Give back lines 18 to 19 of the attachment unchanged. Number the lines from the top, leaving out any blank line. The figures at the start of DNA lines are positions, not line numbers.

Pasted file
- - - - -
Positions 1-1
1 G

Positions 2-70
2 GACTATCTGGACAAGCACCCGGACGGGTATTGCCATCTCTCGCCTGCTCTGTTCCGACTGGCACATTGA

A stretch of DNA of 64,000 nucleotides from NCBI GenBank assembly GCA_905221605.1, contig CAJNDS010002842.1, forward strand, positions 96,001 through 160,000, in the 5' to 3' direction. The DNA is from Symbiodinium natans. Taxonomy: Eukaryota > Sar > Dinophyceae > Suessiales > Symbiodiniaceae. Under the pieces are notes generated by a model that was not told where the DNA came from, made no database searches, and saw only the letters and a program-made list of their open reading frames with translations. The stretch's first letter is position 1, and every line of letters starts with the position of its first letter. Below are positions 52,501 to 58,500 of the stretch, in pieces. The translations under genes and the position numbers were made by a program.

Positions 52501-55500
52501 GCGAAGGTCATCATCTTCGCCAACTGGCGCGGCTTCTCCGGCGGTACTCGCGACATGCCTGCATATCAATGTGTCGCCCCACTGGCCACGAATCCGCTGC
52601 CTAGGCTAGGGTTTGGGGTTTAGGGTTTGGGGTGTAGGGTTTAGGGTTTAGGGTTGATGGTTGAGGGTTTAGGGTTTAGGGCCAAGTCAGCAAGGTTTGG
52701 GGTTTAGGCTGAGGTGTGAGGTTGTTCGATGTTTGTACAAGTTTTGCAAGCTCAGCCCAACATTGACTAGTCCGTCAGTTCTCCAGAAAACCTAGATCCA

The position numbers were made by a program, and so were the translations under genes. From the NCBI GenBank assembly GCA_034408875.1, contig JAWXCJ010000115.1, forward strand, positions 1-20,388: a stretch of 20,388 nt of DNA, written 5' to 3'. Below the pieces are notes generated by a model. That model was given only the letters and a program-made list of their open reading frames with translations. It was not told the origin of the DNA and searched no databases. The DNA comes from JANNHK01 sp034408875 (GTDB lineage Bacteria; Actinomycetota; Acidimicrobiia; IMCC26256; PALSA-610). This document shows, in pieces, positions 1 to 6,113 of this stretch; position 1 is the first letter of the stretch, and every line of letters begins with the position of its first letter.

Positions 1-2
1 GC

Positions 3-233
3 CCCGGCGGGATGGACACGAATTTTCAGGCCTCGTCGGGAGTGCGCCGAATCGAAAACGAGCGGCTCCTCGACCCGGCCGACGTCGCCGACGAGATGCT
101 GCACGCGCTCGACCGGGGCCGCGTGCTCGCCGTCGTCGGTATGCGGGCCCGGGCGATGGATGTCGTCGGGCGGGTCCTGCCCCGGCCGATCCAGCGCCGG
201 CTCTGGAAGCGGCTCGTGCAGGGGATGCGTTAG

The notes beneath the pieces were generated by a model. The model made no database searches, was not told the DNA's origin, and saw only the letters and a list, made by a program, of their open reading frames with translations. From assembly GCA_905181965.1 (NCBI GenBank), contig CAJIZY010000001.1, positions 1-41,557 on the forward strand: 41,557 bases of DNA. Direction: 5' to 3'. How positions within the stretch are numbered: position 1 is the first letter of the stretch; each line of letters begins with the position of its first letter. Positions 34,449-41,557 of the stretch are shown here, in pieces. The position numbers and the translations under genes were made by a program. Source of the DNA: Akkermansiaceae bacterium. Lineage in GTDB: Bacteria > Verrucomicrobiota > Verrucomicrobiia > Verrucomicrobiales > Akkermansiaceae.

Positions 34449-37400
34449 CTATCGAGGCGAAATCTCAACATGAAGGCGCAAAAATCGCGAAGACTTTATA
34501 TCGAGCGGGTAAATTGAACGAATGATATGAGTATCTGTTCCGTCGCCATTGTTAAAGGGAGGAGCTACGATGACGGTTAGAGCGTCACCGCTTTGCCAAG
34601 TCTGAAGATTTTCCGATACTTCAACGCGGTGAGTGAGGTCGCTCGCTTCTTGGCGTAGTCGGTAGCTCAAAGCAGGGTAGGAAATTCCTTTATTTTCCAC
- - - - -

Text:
Positions 34449-37400
34449 CTATCGAGGCGAAATCTCAACATGAAGGCGCAAAAATCGCGAAGACTTTATA